Visit to Treowen
Treowen was probably built in 1627 by William Jones after he inherited a fortune from his uncle, a London merchant. The money helped pay for what is a very large house by local standards. Not long afterwards the family decided that the rather austere look of their new mansion was not grand enough, so they added the beautiful storied porch on the south front with the Jones shield of arms and a gable embellished with strapwork.
In the 1670's the family moved to Llanarth Court, near Abergavenny, which had by tradition been the residence of the eldest son. Treowen was let as a farmhouse until it was sold to the sitting tenant in 1945. The only other major change to Treowen throughout its history came in the 18th century when it lost the top storey of the front half of the building, going it a rather lopsided look from certain angles….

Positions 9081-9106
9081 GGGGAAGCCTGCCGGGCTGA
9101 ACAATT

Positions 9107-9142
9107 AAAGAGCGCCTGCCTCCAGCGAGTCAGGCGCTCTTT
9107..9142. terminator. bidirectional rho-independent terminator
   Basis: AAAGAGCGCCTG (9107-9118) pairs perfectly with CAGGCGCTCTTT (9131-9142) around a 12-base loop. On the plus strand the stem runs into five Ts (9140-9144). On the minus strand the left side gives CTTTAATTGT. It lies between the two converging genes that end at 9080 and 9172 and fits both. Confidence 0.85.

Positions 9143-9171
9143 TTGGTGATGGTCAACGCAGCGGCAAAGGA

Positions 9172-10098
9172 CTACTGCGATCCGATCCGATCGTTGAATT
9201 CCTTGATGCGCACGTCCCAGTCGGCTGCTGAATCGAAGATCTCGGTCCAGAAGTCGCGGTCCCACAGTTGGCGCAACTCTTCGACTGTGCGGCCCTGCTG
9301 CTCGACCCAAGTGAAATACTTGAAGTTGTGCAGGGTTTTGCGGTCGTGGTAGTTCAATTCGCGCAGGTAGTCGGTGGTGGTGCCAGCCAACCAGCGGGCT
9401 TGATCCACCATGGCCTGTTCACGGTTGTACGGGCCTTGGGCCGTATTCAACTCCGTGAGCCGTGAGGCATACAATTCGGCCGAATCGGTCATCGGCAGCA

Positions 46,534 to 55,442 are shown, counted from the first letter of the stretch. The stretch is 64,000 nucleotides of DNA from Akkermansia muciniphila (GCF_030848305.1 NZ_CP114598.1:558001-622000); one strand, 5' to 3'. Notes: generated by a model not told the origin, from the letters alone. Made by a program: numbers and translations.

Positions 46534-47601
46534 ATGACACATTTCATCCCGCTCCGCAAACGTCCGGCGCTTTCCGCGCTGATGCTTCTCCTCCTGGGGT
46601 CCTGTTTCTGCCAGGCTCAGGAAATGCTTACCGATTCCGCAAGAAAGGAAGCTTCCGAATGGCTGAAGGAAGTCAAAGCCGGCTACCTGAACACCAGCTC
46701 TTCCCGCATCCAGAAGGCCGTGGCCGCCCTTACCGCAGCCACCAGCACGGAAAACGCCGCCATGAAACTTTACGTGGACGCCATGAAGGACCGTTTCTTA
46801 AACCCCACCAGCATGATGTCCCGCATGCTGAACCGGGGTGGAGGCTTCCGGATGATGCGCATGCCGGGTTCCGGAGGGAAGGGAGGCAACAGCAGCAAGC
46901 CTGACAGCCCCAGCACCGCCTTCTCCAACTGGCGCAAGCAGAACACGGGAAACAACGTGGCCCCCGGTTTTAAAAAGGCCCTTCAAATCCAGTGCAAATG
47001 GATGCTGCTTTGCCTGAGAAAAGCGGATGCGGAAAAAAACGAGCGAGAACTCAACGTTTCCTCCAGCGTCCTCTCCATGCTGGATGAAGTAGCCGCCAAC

A step back into the 17th century in one of the finest unspoilt mansions in South wales, four miles from the historic market town of Monmouth. It has been a family home from the very start and in the 17th century, a catholic and royalist one - the priest's hole on the first landing bears evidence to the dangers of its recusant past